More Information

Account Information

1939: The Lost World of the Fair, Unique Exhibition Binding by Scott Kellar



1939: The Lost World of the Fair by David Gerlernter

Unique Exhibition Binding by Scott Kellar

First Edition, First Printing

Published by Free Press, New York in 1993

FINE Condition

Binding Details:  1939: The Lost World of the Fair is a unique fine binding designed and executed by Scott Kellar in 2009. The binding is laced into boards and bound in full black goatskin leather with leather onlays, gold tooling, and metal die embossing. There are Maziarcyzk paste paper endpapers with hand sewn red silk endbands and black edges. The book is housed in a custom made cloth covered clamshell box with a leather label containing the title and authors name in gilt.

The binding was selected for inclusion in the 2010-2011 Exhibition of the Midwest Bookbinders Association held at the University of Illinois, Michigan State University, Iowa State University, and Illinois State University.

A copy of the catalogue for the exhibition will accompany the book along with Scott Kellar’s signed artist statement for “1939: The Lost World of the Fair”.

The book measures 8” x 5.5” x 2”

Book Details:  Published in 1995 by Free Press, New York, 1939: The Lost World of the Fair received glowing reviews upon its release. A typical review is the one by L.S. Kelp of Entertainment Weekly who wrote, “David Gelernter, a professor of computer science at Yale, became one of the victims of the terrorist known as the Unabomber in 1993. He barely survived the package bomb he was sent. Who better to ponder the changes wrought by the age of technology? At the New York World's Fair of 1939-40 (''Building the World of Tomorrow'') visitors tried to imagine us, the rosy late-20th-century future. The ingenious exhibits conjured up a wonderful world of superhighways, suburbs, televisions, fax machines, and sleek appliances. Most of the fair's promises have been kept, short of household robots and crops under weatherproof glass. But in case you haven't noticed, there's trouble in paradise. 1939: The Lost World of the Fair tells us what there was in the city and the nation of 56 years ago that we have managed to lose. The 1995 America reflected in Gelernter's 1939 mirror may not even be more sophisticated than that of those fairgoing optimists — only more cynical. Using recollections from dozens of actual fairgoers to create a typical, composite character, his book offers not only a remembrance of futures past but a more personal past of fragile, locked-up secrets worthy of a Henry James novel.”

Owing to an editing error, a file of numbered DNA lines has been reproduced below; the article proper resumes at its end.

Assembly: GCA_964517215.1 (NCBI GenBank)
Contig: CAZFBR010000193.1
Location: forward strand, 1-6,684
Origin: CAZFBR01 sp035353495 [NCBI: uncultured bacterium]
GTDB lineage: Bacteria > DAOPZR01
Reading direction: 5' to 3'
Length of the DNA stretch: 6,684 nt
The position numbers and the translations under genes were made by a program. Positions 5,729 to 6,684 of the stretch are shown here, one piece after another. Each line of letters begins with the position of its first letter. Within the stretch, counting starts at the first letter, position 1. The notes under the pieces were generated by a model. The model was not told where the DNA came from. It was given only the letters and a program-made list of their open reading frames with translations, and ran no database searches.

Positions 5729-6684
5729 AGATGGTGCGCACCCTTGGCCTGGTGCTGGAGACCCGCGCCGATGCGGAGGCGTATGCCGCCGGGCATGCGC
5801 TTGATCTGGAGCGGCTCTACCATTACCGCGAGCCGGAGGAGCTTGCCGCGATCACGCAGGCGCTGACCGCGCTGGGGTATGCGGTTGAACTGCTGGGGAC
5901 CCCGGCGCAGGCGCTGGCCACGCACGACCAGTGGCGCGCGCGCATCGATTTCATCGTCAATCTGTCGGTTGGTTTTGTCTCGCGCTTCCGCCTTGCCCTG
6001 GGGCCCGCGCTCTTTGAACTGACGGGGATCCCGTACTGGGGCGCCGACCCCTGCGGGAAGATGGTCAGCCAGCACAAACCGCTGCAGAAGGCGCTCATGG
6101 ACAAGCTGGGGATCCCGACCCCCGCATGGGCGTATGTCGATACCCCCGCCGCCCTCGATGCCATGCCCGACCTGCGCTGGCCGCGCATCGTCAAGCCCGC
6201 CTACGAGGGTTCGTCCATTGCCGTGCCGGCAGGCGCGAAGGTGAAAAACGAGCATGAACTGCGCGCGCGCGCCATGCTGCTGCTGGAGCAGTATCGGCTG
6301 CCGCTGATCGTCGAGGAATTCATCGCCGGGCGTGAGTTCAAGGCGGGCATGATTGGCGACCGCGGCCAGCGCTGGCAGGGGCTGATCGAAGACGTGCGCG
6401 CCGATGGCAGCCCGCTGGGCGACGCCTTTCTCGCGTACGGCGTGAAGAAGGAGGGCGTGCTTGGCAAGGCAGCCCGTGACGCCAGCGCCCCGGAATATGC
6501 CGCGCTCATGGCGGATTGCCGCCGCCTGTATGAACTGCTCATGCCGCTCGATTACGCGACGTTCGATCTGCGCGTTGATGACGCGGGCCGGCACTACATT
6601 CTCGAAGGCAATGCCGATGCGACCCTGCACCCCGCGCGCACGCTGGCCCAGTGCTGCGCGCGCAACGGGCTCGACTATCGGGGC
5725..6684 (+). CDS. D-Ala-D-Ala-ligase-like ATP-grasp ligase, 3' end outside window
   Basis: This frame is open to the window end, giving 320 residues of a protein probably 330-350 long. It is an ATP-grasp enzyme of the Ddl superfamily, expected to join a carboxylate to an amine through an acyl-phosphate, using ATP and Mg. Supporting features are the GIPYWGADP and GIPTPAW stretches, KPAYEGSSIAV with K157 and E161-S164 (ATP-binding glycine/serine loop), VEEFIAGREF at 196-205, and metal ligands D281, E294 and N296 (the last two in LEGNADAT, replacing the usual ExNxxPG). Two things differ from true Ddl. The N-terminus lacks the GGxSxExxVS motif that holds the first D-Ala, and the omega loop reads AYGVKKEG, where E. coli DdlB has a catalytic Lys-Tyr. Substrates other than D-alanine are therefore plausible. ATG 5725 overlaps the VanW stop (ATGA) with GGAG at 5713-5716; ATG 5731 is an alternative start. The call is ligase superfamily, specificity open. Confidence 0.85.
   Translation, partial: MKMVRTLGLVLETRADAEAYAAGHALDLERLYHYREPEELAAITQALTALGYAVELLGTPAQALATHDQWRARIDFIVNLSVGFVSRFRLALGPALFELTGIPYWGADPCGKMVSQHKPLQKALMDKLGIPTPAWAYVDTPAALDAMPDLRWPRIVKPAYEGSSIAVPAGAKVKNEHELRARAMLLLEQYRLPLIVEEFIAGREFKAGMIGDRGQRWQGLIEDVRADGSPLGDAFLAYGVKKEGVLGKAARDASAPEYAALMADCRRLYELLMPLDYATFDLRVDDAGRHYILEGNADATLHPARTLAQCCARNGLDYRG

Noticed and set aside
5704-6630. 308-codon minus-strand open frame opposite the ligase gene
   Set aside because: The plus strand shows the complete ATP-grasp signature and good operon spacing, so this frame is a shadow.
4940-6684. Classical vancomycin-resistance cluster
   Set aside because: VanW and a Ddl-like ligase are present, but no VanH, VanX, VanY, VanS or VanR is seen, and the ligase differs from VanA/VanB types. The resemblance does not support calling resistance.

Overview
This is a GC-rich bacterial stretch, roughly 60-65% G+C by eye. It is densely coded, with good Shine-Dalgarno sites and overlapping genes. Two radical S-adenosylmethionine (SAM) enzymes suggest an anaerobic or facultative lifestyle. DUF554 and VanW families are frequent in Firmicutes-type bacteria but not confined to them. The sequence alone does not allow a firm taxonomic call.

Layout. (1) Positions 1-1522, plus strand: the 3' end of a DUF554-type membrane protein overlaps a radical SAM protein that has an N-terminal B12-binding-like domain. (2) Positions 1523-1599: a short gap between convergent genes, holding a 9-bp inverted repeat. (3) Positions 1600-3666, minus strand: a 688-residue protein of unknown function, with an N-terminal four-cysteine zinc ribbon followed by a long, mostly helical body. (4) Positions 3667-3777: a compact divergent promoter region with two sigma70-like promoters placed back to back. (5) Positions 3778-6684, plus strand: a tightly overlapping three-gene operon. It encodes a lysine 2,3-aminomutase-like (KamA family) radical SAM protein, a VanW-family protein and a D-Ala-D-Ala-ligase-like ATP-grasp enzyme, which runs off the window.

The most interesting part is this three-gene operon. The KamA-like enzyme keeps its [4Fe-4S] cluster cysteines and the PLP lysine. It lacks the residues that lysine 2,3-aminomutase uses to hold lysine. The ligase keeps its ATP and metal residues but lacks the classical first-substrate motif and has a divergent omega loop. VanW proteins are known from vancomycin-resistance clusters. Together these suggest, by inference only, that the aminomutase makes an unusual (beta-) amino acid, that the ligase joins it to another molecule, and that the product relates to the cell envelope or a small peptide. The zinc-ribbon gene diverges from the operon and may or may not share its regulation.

Artist Statement: David Gerlenter is a favorite non-fiction writer of mine. Although he was victimized by the ‘Unabomber’ he overcame physical problems to continue writing excellent books. This book is a fascinating humanized look at American culture in 1939, through the lens of the 1939 New York World’s Fair. It was the height of the American art deco period that exhibited a wedding of art and technology never since equaled. The creative energies fired with national hope and enthusiasm gave birth to a remarkable World’ Fair which he describes against a back drop of New York City and variety of actual people. I’ve emulated the style and boldness of the period, including the amazing Trylon and Perisphere, in my design.

About the Artist: A master of traditional fine bookbinding, Scott Kellar has been working intimately with books for over 40 years. Introduced to bookbinding as a hobby in 1972, his commitment to the craft was immediate. While pursuing a career in book conservation, Scott’s love of books expanded into the realm of design binding, where the art of the binder becomes integral to the book, adding yet another layer of imagery and interpretation to the work of the author. As a result, his artistic works have been featured in book art exhibition venues local, national and international. Awards won include the ‘Coup De Coeur’ award at the Biennale Mondiale de la Reliure D’Art, The Society of Bookbinders Award for Forwarding and the Fine Binding J. Hewit & Sons Ltd. Award. His studio in located in Chicago where he also teaches to share both his skills and vision.

Condition Report: The binding and clamshell box are in FINE condition.

Photographs of the binding and the clamshell box appear in the photo section of the listing.